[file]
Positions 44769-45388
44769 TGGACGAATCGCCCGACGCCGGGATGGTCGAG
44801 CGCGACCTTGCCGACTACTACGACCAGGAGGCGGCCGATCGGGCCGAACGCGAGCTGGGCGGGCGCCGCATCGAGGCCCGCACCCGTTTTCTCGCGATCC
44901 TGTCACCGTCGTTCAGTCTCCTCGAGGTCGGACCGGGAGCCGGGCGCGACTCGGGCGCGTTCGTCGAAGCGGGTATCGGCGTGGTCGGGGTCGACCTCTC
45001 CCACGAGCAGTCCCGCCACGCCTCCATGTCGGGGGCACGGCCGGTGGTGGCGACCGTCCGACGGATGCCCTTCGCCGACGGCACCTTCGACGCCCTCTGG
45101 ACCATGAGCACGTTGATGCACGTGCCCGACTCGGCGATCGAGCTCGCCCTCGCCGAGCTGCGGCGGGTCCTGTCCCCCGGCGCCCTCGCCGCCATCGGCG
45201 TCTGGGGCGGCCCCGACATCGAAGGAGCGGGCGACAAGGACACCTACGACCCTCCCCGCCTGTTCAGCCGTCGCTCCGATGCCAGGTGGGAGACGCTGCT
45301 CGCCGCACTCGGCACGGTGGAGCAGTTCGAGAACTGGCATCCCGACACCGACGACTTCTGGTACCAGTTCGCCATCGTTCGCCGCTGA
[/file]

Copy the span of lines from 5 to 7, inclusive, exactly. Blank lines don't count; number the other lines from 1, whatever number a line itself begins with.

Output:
45001 CCACGAGCAGTCCCGCCACGCCTCCATGTCGGGGGCACGGCCGGTGGTGGCGACCGTCCGACGGATGCCCTTCGCCGACGGCACCTTCGACGCCCTCTGG
45101 ACCATGAGCACGTTGATGCACGTGCCCGACTCGGCGATCGAGCTCGCCCTCGCCGAGCTGCGGCGGGTCCTGTCCCCCGGCGCCCTCGCCGCCATCGGCG
45201 TCTGGGGCGGCCCCGACATCGAAGGAGCGGGCGACAAGGACACCTACGACCCTCCCCGCCTGTTCAGCCGTCGCTCCGATGCCAGGTGGGAGACGCTGCT